By Terri Elders
Every problem has a gift for you in its hands.
My sequined purple princess costume remained in its tissue paper wrappings on the top shelf of my bedroom closet, as I perched in my pink flannel pajamas on the window seat, peering out the bay window at the neighborhood witches, ghosts, and cowboys scurrying by.
On October 31, 1944, we didn't expect any knocks at our front door, festooned not with the jack-o'-lantern cutout I had made in my first-grade classroom the week before, but with a stark black-and-white quarantine sign that shouted, "Contagious Disease, Chicken Pox!"
Daddy had taken my unaffected older sister and little brother to Grandma's house for a party earlier that evening, leaving Mama and me home alone. I had finished reading all the stories in the newest edition of Children's Activities, tired of cutting out paper dolls from the old Sears catalog, and longed to be outside. Mama had promised me a special treat, but I couldn't imagine what could replace the thrill of joining the troops of children wandering door-to-door in the autumn twilight with their rapidly filling pillowcases. No Hershey bars, candied apples, or popcorn balls for me this year. I don't care, I told myself, because though the itching had ceased, I had yet to regain my appetite anyway.
I heard Mama turn on the radio in the kitchen, and then heard her call to me, "Time to get dressed!"
Glancing down at my pajamas, I wondered what she could mean, but scooted off my seat and trudged to the kitchen. On the back of one of the chrome dinette chairs hung Mama's fur chubby, a kind of short jacket that represented the essence of elegance to me those days. I used to love to watch Mama get dressed for special evenings, in her chiffon dresses always topped by the chubby.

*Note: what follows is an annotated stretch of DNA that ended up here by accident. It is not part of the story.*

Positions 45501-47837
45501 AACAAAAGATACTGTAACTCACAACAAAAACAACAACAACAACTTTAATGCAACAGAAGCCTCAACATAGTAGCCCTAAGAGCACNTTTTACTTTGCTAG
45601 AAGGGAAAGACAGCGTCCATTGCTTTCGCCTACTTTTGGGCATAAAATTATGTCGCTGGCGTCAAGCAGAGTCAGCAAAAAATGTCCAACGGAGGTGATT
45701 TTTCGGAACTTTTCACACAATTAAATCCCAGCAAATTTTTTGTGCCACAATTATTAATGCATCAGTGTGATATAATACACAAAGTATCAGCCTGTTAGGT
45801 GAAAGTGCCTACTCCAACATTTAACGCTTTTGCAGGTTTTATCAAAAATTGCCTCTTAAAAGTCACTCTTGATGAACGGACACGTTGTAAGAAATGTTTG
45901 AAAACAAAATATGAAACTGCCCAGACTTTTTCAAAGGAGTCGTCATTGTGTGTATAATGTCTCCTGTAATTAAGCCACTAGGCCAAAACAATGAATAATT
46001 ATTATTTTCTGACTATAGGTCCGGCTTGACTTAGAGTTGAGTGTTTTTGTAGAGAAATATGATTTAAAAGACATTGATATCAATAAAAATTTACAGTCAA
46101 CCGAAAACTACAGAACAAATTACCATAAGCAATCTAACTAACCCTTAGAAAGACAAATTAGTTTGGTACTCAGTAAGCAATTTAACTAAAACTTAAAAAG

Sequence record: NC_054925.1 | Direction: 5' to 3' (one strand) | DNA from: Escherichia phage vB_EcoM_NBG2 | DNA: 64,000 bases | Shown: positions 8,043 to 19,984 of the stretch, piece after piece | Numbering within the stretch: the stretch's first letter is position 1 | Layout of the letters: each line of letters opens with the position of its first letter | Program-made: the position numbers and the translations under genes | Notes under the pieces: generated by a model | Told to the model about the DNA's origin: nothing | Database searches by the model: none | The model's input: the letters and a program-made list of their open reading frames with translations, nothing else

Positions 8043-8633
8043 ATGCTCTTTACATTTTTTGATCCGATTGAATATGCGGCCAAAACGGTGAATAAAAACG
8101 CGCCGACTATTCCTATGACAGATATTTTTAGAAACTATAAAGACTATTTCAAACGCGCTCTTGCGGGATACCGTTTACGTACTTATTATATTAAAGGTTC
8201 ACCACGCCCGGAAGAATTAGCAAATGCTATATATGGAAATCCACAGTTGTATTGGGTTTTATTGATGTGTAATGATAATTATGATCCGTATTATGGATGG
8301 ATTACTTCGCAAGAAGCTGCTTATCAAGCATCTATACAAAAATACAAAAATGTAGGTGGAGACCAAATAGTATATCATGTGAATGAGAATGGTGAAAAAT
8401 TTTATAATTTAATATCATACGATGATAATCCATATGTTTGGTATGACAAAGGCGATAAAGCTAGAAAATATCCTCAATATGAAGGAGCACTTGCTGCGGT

"Put it on," she said, pointing to the jacket. "We are going to play tea party, and I am going to be the hostess, while you will be my guest." She draped a string of pearls around my neck, as I shrugged into the jacket. I noticed that the table had been set with her best Blue Willow cups and saucers, and that an empty platter had been placed next to the toaster.
Though I could not venture all the way out, Mama opened the door a crack so I could at least knock on the outside, right below the Quarantine sign. "Oh, Miss Terri, it's so good of you to call this evening. It's tea time," she announced. "And even though you are my guest, I'm going to ask you to make the meal, since you have such a special touch with cinnamon toast."
I'd seen the bakery truck make its delivery earlier, and had wondered what had been left on our doorstep. Now Mama opened the breadbox and pulled out a loaf of sliced raisin bread. She placed the sugar bowl, the butter dish, and the red tin of cinnamon on the counter, and lifted the chubby from my shoulders. Then she opened her Searchlight Recipe Book to page forty-four, handed me the yellow plastic measuring spoon set, and said, "Let's see how you do reading that recipe."
I was the best reader in my class, so I stumbled only on "substitute" and "proportion" as I read aloud the instructions.
"Cinnamon Toast: Spread freshly toasted bread with butter or butter substitute. Spread generously with sugar and cinnamon which have been blended in the proportion of one teaspoon cinnamon to a half of cup sugar."
While I watched the raisin bread brown in our two-sided toaster, Mama put her tea kettle on to boil, and told me a story about the birds on the Blue Willow china. She said that an angry Chinese father had been trying to catch his daughter who was running away with a boyfriend. Before he could catch them, they had been transformed into birds and flew away together. I rubbed my finger across the birds on the saucer. "When you grow up, your father won't chase away your boyfriends," she said with a little laugh. "And now that you're learning to cook, it won't be too much longer before you are grown up for every day, not just for Halloween." I smiled. It was true. I was learning to cook.
Though I hadn't been hungry all day long, the smell of the cinnamon sugar seemed to reawaken my appetite, and I ate my entire slice and half of Mama's, and even managed a swallow or two of my milk tea. When my sister returned later that evening with the candied apples that Grandma had sent, I accepted one, but insisted I wasn't really hungry, since I had cooked and eaten a meal earlier.
Mama's prediction came true, too, as I became engaged just a dozen years later. And at my wedding shower in 1955, she presented me with a black leatherette bound Searchlight Recipe Book. I turn the yellowed pages today to page forty-four, and again recall the delicious aroma of cinnamon toast as I remember the year that trick or treat became tea for two.